Dreams of ‘Free’ Electric Energy a Long Way Off

Since 2019 the term ‘self-charging hybrid car’ has been touted by most of the top automaker brands.

With the future of connected and autonomous vehicles (CAVs), being electric the very notion that a car can charge itself overcomes the need for charging points. In the future there may also be the possibility of removing the hybrid element involving vehicle charging with a combustion engine, to become totally electric while still have the ability to self-charge.

Removing barriers

If this idea ever happens, and the industry moves away from concept of self-charging hybrids to being completely self-charging or ‘regenerative’, this concept could make EVs more attractive to consumers. ‘Drivers’ would have the freedom to go wherever they want without having to worry about whether they will at any point during their journey run out of juice. It would also negate the need for expensive charging infrastructure and opening up EV ownership to all consumers, especially those without garage or driveways.

Yes, hybrid vehicles can charge themselves. However, by 2035 in the UK these will, like their gasoline and diesel alternatives, be phased out. Meanwhile, Sebastian Gray, assistant manager for Mobility 2030 at KPMG comments: “I think the term ‘self-charging’ can create some confusion. What is referred to by ‘self-charging hybrid’ is in fact a conventional hybrid vehicle. These are cars that charge their battery from (and in some cases take drive from) an internal combustion engine (ICE). Conventional hybrids have been around a long time, with Toyota first launching the Prius in Europe in 2000.”

Embrace self-charging

The next step, therefore, has to embrace self-charging, regenerative technologies that reduce the reliance on, and the need for, expensive charging infrastructure. More to the point, even in a fully autonomous landscape, which is favored by mobility providers because they believe that it will reduce vehicle ownership and congestion on our highways, a layer of flexibility and robustness will be added by having a vehicles that can use its own kinetic energy to charge itself.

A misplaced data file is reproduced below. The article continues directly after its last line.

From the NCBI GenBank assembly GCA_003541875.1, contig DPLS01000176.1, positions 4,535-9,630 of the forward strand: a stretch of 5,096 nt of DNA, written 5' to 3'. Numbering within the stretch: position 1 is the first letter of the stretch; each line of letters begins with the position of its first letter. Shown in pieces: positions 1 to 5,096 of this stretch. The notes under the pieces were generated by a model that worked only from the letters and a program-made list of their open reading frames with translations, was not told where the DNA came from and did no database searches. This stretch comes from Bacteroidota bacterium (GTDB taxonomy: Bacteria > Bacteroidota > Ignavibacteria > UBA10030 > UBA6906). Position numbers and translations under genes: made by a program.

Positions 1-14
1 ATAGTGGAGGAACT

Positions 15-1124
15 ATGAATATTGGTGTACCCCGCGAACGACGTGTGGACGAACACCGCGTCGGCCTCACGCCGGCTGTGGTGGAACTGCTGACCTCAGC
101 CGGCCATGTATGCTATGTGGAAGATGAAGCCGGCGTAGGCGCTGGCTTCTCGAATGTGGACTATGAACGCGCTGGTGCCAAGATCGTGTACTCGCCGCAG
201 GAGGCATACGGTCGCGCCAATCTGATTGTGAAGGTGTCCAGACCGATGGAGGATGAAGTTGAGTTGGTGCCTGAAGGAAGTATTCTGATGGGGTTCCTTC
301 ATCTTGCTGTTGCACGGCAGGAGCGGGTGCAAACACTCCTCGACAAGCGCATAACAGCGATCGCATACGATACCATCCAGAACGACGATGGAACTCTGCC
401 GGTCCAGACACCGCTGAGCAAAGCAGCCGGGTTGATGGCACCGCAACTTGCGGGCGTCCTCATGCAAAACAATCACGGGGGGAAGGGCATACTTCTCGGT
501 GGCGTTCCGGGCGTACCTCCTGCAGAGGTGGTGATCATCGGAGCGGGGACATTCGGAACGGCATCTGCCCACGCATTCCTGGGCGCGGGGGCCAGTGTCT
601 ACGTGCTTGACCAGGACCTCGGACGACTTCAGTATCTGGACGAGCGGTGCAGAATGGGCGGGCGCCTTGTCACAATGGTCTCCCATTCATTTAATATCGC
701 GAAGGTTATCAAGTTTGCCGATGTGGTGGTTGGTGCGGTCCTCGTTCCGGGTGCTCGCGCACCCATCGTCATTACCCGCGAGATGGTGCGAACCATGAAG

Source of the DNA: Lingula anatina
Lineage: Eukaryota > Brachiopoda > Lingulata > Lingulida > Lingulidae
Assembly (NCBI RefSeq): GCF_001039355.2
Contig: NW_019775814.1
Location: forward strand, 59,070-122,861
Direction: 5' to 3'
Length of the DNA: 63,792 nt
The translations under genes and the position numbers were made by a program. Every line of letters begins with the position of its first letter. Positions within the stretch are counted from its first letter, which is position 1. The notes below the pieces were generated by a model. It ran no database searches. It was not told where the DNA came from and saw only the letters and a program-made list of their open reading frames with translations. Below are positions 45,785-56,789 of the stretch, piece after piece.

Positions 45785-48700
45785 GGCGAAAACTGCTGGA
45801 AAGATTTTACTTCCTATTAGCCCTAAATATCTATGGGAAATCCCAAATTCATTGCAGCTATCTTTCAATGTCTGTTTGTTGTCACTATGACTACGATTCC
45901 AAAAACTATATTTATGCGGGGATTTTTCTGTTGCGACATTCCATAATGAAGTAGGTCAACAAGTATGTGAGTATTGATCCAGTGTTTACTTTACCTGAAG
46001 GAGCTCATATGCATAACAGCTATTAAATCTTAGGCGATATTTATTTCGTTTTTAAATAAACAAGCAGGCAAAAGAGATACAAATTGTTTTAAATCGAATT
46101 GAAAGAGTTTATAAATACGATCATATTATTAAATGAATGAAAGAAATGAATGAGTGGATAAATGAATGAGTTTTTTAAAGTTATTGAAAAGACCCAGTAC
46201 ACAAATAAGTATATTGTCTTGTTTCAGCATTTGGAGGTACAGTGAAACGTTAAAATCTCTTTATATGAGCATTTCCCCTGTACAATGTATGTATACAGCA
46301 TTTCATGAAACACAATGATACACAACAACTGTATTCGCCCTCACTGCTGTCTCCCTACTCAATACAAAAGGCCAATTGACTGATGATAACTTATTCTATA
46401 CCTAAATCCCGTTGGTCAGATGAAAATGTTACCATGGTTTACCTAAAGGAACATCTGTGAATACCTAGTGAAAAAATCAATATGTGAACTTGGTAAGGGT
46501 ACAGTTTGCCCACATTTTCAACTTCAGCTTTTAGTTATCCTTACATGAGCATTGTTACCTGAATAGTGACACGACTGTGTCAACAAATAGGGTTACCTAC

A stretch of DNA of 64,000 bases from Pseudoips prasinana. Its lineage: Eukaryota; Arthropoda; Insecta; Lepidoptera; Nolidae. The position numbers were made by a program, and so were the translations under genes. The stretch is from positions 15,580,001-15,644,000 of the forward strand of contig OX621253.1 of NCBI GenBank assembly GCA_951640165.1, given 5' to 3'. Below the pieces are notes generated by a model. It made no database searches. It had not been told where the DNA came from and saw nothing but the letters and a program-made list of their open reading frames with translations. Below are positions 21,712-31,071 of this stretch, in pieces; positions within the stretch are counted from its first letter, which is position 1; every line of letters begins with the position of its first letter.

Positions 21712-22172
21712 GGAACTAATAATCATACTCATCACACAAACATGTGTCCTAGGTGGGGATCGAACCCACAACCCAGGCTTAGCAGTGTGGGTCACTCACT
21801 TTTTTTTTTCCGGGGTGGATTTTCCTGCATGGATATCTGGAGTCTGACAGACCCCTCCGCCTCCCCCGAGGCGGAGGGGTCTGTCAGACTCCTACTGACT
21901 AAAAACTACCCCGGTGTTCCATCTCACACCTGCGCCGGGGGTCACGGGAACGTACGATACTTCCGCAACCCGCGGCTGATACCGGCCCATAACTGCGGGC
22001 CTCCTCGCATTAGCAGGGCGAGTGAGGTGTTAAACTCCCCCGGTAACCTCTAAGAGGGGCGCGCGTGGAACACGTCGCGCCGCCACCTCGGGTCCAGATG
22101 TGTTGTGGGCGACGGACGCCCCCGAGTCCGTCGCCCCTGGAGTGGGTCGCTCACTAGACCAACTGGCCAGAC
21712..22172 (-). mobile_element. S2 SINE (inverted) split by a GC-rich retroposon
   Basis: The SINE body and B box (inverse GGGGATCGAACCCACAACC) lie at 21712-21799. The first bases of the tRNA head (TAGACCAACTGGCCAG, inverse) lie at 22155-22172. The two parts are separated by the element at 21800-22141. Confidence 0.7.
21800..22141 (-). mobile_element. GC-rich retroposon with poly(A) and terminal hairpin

Regenerative braking is one technology that is already being used by, for example Volkswagen, to enable hybrid and electric vehicles to use the braking to create energy.  When the vehicles brake, their electric motors turn into a generator, turning the energy produced into electricity. All vehicles create kinetic energy. Regenerative braking is a good concept. However, the ideal situation would be for the regenerative, self-charging process to occur constantly, whether or not a vehicle braking.

Yuan Zhang, associate director for Mobility 2030 at KPMG also points out that there is a technology that is often referred to as being ‘self-charging’, and that is ‘dynamic inductive charging’, or ‘dynamic wireless electric vehicle charging’. Qualcomm Halo WEVC technology is but one example, which was first demonstrated in May 2017.  

After the test, Qualcomm handed it over to Vedecom for further trials for FABRIC, a €9M ($10M) large scale integrated feasibility analysis and development of on-road charging solutions for future electric vehicles project that is co-funded by the European Union’s 7th Framework program. It was implemented by 25 partner organizations from 9 European countries between 2014 and 2017. FABRIC says it aims to address, “the technological feasibility, economic viability and socio-environmental sustainability of dynamic on-road charging of electric vehicles.”

Anyway, Zhang explains what dynamic inductive charging involves: “This typically refers to a system that wirelessly charges a vehicle while it is moving with a wireless induction pad that is built along a stretch of road. It typically requires the car to be a ‘battery electric vehicle’ (BEV) or plug-in hybrid. It’s a great concept – relying on the road to give you power, with no moving parts or maintenance – but runs into some practical roadblocks.”

Regenerative standard

Zhang expects regenerative braking to be the standard in almost all EVs as the key mechanism for extending their range. He reveals: “It’s already included in models such as the Leaf, Tesla Model 3, Hyundai Kona, Mitsubishi Outlander, etc. It’s also the way that most conventional hybrids (e.g. the Prius hybrid) charge their battery without needing to plug in.” However, he says research is bound to continue into dynamic induction charging and dynamic wireless electric vehicle charging. However, he concludes that their practical installation on public roads is very far away.

So, how feasible is it to develop electric cars that can use their own kinetic energy to charge themselves? Gray says this is “unfortunately impossible according to the law of conservation of energy. It isn’t possible to have a car be a 100% efficient system due to mechanical, electro-chemical, aerodynamic and rolling resistance losses, so energy needs to be added to the system somehow in order to keep it going.”

Yes, he explains, some hybrid and electric vehicles do today use some element of self-charging to recover some of the kinetic energy while braking, with regenerative braking but when they do this the vehicles “recover less energy than was put in to get them moving” in the first place.

Ongoing development

Despite this, much work is still going into electric vehicles to extend their range and limit the need for charging infrastructure. This can only be good news for EVs, whether they are connected or going to be fully autonomous, because now is the time to create the future. With the ongoing development of self-charging technologies, the prospects for electric vehicles becoming commonplace on the world’s highways will become increasingly promising.

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